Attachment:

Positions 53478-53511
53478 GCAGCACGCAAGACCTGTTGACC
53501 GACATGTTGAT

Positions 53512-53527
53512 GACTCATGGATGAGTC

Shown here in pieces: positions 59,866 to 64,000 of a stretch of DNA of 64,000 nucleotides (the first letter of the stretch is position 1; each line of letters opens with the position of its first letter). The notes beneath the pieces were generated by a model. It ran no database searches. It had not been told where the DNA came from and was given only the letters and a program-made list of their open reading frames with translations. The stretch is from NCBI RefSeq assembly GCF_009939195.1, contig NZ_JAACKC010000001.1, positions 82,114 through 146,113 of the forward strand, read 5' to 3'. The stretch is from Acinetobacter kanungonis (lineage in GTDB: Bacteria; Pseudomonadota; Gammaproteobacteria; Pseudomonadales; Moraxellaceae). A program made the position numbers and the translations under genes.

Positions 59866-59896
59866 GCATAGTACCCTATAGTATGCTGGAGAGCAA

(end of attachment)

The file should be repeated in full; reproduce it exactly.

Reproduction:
Positions 53478-53511
53478 GCAGCACGCAAGACCTGTTGACC
53501 GACATGTTGAT

Positions 53512-53527
53512 GACTCATGGATGAGTC

Shown here in pieces: positions 59,866 to 64,000 of a stretch of DNA of 64,000 nucleotides (the first letter of the stretch is position 1; each line of letters opens with the position of its first letter). The notes beneath the pieces were generated by a model. It ran no database searches. It had not been told where the DNA came from and was given only the letters and a program-made list of their open reading frames with translations. The stretch is from NCBI RefSeq assembly GCF_009939195.1, contig NZ_JAACKC010000001.1, positions 82,114 through 146,113 of the forward strand, read 5' to 3'. The stretch is from Acinetobacter kanungonis (lineage in GTDB: Bacteria; Pseudomonadota; Gammaproteobacteria; Pseudomonadales; Moraxellaceae). A program made the position numbers and the translations under genes.

Positions 59866-59896
59866 GCATAGTACCCTATAGTATGCTGGAGAGCAA